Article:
Dangerous and defective automotive products still cause problems

By now, many residents of Chicago may have heard of the recall of potentially deadly air bags manufactured by Takata Corp. In fact, it is reported that Takata knew since 2004 that the bags could potentially deploy with too much force, propelling shrapnel at the vehicle’s drivers and passengers. In fact, eight people have reportedly died due to this defect, and many more suffered injuries. The United States government has ordered 12 automakers to issue a replacement airbag for 19 million motor vehicles, making it the largest recall of its kind in the country.

Unfortunately, the recall may yet expand. In addition, the fix being offered to consumers at this point is considered an “interim” fix by the National Highway Traffic Safety Administration. In fact, some consumers report waiting for as many as four years for suitable replacement components. Takata and the agency came to a consent decree in the beginning of November, in which the company will phase out the use of ammonium nitrate in its air bags and will submit to a fine of up to $200 million.

Both Takata and manufacturers of automobiles that utilize Takata air bags are facing legal actions filed by injured consumers and the families of those who have died. In one suit, the plaintiff suffered injuries to her vocal chords and a severed trachea due to metal fragments that struck her when the airbag deployed in a crash. According to the plaintiff, the dealership she purchased the automobile from did not ascertain whether the vehicle was affected by the recall.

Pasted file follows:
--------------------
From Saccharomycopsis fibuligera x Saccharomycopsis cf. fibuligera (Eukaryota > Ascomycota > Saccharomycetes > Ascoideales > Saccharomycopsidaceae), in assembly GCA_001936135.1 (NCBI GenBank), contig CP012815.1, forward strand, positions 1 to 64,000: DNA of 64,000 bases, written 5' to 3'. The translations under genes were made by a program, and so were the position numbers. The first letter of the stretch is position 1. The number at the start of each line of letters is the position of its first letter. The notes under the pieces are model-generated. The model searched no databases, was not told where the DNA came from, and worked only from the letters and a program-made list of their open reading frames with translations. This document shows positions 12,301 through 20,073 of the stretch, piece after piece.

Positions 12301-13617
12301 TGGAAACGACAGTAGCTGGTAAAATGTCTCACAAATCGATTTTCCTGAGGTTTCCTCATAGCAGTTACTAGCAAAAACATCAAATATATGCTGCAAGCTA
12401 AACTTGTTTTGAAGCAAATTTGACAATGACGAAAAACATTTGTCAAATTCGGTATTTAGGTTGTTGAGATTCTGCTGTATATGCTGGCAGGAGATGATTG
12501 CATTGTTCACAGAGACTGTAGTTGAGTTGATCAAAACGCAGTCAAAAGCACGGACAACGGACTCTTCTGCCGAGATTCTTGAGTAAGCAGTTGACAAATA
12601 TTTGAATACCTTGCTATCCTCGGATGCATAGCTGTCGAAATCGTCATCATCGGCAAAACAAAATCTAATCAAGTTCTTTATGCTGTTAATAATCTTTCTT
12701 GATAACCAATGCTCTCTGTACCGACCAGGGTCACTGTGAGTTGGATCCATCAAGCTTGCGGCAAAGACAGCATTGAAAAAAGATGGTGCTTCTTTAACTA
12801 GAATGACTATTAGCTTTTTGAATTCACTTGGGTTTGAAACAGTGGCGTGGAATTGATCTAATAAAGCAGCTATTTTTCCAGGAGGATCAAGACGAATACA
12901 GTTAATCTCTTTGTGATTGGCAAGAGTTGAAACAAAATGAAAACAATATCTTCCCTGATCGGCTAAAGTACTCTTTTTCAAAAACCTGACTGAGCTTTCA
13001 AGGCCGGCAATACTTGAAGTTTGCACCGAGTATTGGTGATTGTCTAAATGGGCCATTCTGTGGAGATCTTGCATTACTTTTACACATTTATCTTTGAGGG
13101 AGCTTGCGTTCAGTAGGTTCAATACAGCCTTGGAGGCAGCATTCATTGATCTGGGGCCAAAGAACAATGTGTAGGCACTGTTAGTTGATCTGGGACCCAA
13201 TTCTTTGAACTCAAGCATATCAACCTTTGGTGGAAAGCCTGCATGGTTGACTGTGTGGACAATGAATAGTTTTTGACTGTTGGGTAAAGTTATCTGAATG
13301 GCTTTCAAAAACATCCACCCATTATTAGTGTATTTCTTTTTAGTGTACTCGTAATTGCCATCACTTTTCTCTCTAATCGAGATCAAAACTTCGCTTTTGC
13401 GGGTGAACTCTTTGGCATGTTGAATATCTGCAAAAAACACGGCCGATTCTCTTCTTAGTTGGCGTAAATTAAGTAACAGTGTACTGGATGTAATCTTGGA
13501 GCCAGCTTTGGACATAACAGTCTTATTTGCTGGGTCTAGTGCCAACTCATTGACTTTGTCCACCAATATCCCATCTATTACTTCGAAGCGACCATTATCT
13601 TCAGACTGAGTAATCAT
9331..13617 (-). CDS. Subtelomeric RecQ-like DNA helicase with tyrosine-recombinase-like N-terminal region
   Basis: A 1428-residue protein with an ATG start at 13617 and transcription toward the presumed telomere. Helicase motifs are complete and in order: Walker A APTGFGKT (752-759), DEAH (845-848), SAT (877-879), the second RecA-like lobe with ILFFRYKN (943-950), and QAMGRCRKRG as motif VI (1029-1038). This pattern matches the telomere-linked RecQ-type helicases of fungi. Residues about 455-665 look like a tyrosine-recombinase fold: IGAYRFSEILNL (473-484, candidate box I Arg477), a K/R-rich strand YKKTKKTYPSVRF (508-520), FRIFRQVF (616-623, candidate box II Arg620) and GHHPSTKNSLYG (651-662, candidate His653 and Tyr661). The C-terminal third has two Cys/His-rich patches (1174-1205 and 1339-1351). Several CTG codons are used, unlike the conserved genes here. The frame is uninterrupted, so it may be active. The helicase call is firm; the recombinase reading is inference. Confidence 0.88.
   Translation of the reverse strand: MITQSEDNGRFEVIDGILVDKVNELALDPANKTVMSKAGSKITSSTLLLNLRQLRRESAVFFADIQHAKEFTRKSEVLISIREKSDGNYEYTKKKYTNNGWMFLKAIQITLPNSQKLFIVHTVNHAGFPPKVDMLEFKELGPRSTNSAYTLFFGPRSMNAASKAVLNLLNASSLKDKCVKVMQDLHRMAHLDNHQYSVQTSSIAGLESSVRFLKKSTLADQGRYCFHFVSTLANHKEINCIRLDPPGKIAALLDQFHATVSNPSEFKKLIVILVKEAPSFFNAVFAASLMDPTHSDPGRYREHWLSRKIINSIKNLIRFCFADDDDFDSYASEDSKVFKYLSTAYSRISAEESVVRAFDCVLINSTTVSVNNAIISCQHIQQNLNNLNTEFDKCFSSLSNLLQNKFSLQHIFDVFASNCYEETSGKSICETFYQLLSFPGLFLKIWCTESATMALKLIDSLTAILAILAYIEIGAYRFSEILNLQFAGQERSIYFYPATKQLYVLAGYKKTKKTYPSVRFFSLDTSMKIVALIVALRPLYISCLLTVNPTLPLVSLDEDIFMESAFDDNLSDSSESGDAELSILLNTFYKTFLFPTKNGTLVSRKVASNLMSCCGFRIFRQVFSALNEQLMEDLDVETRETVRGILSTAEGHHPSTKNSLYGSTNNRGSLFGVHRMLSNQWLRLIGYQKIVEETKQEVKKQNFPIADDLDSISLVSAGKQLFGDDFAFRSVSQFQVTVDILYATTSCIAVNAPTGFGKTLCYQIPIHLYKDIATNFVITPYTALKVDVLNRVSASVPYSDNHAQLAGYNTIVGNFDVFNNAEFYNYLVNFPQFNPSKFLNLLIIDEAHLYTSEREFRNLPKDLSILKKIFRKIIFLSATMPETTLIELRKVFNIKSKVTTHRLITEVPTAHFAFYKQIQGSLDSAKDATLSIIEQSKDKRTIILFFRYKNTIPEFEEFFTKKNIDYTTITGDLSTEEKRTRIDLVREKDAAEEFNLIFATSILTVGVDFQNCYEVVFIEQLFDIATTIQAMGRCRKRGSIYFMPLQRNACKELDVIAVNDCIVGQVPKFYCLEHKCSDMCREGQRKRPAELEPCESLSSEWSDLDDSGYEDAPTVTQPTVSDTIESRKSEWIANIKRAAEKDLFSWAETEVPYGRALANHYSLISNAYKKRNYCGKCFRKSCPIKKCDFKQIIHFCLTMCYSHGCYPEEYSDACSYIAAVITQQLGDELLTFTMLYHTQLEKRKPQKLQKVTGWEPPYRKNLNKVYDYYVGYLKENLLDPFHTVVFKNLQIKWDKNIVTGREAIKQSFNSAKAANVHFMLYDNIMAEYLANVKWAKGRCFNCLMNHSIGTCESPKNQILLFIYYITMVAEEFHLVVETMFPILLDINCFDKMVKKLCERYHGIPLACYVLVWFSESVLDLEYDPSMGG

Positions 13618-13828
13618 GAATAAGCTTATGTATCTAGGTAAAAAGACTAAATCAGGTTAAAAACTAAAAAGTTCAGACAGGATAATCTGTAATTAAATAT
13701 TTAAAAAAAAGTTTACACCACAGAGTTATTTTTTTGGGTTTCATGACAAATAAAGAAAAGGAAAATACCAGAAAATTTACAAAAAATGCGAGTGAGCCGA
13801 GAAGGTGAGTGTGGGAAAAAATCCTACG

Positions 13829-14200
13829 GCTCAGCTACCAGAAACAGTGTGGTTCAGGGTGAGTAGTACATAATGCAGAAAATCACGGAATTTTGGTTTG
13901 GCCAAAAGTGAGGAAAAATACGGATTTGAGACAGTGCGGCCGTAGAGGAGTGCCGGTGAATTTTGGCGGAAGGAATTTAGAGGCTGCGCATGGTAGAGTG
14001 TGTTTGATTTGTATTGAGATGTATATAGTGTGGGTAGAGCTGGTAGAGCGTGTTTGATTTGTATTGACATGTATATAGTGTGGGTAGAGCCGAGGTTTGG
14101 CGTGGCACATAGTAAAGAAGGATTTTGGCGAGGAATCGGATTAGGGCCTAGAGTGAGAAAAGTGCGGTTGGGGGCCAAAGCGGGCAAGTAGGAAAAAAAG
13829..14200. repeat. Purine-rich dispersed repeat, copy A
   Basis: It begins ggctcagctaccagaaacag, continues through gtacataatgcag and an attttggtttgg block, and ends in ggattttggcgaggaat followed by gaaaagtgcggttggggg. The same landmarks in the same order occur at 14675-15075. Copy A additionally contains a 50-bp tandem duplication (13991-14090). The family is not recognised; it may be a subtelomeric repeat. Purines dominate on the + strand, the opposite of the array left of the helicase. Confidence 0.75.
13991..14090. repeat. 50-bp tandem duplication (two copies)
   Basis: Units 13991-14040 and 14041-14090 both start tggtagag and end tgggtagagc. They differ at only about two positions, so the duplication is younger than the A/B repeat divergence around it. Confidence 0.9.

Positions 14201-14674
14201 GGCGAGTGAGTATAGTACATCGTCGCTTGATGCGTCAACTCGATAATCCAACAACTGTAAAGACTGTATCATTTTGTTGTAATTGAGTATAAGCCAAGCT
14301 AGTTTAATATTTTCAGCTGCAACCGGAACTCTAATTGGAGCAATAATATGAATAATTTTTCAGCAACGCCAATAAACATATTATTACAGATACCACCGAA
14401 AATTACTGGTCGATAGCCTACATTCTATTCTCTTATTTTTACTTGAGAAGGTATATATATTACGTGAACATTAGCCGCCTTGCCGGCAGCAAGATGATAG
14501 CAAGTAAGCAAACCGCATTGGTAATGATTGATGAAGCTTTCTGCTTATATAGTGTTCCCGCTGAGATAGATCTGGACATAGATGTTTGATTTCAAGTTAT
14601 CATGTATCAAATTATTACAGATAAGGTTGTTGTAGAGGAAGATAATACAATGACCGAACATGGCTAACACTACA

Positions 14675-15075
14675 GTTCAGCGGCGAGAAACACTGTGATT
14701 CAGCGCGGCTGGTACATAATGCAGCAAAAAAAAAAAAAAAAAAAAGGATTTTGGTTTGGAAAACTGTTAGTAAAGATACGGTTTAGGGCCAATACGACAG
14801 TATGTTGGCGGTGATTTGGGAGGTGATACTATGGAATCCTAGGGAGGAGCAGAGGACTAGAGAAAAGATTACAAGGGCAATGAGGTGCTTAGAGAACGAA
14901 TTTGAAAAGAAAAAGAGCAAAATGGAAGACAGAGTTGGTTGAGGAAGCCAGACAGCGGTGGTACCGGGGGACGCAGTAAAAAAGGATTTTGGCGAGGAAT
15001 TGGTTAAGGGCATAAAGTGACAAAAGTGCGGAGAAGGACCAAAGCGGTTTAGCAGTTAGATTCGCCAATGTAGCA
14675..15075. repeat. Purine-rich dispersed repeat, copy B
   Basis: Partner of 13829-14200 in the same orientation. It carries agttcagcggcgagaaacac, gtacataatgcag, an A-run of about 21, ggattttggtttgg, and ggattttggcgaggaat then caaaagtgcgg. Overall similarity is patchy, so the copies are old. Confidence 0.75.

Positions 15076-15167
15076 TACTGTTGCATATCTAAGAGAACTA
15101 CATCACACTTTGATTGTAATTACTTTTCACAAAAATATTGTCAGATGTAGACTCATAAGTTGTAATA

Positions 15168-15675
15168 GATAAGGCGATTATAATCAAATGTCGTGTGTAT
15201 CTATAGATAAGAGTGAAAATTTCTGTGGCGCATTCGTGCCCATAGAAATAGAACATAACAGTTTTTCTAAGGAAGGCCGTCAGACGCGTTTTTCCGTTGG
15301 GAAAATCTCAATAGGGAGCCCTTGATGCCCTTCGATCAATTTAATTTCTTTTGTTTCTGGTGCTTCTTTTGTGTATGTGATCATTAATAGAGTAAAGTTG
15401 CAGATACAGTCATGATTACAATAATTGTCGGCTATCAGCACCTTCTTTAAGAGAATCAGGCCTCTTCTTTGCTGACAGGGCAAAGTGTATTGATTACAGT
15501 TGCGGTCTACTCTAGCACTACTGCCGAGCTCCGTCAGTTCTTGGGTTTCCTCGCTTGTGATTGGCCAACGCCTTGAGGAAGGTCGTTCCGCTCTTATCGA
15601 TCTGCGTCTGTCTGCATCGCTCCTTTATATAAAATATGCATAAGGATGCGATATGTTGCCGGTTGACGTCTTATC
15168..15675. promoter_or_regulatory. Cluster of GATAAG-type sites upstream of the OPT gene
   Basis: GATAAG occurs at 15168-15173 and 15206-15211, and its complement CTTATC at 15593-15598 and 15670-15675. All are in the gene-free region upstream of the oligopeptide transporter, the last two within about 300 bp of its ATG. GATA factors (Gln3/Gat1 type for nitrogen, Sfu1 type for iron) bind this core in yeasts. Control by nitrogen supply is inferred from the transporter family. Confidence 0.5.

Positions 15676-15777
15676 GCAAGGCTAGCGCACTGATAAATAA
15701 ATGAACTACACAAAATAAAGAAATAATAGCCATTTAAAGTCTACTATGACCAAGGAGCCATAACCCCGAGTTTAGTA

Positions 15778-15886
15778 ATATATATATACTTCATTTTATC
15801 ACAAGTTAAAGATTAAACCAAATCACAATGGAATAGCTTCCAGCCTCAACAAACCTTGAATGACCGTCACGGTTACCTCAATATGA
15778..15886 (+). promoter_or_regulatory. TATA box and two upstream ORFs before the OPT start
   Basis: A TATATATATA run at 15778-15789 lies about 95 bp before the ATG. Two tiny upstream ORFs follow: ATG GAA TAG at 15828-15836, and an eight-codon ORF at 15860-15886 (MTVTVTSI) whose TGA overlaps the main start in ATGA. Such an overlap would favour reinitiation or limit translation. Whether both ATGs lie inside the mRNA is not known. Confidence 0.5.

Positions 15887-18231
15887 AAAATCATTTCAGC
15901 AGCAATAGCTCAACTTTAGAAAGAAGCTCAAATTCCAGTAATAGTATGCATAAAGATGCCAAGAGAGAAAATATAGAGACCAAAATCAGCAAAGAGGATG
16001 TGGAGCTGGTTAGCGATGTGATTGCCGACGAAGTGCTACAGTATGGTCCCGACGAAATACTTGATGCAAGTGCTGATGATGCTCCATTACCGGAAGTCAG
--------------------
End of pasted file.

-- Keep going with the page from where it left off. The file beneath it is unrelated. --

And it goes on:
It remains to be seen what the outcomes of such lawsuits will be. However, no one’s life should be placed at risk due to dangerous and defective automotive products. With the help of a Chicago products liability attorney, those who have lost loved ones due to defective automobiles may want to research whether they have any legal remedies available to them, including the possibility of pursuing a wrongful death suit.

Source: Bloomberg Business, “The Biggest U.S. Auto Recalls Can Be Really Big Messes,” John Lippert, Nov. 20, 2015